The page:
From the Columbia Journalism Review's The Audit blog (column?)
A judge accuses another judge of improprieties. But there’s more to the story.
The Washington Post has a brief story reporting that one of two administrative judges at the Commodity Futures Trading Commission, in retiring, is accusing his counterpart of saying he would never rule for a plaintiff:
“On Judge Levine’s first week on the job, nearly twenty years ago, he came into my office and stated that he had promised Wendy Gramm, then Chairwoman of the Commission, that we would never rule in a complainant’s favor,” Painter wrote. “A review of his rulings will confirm that he fulfilled his vow,” Painter wrote.Wendy Gramm’s husband is Phil, by the way, one of the major forces behind the disastrous deregulation bill that handcuffed the CFTC on credit-default swaps and helped lead to the current financial crisis.
Painter continued: “Judge Levine, in the cynical guise of enforcing the rules, forces pro se complainants to run a hostile procedural gauntlet until they lose hope, and either withdraw their complaint or settle for a pittance, regardless of the merits of the case.”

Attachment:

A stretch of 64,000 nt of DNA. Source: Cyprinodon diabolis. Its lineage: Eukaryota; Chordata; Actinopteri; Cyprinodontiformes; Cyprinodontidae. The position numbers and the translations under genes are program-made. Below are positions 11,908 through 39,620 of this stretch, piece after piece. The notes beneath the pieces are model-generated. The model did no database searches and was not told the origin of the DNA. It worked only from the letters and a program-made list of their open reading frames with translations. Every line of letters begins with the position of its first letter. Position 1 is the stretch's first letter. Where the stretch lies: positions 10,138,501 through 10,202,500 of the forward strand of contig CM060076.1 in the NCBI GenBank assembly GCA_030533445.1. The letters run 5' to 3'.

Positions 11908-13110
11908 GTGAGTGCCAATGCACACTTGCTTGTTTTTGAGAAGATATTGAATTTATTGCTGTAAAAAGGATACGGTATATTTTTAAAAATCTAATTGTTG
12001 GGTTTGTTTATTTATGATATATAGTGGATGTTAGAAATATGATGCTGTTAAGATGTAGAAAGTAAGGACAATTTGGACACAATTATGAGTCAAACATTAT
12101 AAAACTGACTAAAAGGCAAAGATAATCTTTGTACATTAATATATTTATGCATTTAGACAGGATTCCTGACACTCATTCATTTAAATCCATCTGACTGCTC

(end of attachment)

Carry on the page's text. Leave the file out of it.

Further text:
The Post’s piece follows a brief story from Futures magazine several days ago on Judge Painter’s allegation.
But the plot thickens this evening with this longer Wall Street Journal story reporting that Painter’s wife is trying to get guardianship over the 83-year-old, who in turn is trying to divorce her.
Administrative law judge George H. Painter, 83 years old, issued rulings as recently as Feb. 26, 2010. A range of medical problems led to a 21-day stay in a geriatric psychiatric ward in June, according to Montgomery County (Md.) Circuit Court records filed by his wife’s lawyer. Those records were filed in an effort by his wife to seek guardianship over the judge.The judge’s wife says he mostly sleeps on the job, drinks eight martinis a day, and court records say he probably has Alzheimer’s and has had “cognitive impairment, alcoholism and depression” (though the judge’s son and niece say he’s fine)....MORE
Nicholas J. Schor, an Olney, Md., psychiatrist, wrote on Aug. 26, 2010, that Judge Painter’s disability was “profound” and it prevented him from making or communicating any responsible decisions, according to court records.
Judge Painter’s lawyer, Jean Galloway Ball, said in an interview he is capable of “managing his person and property.”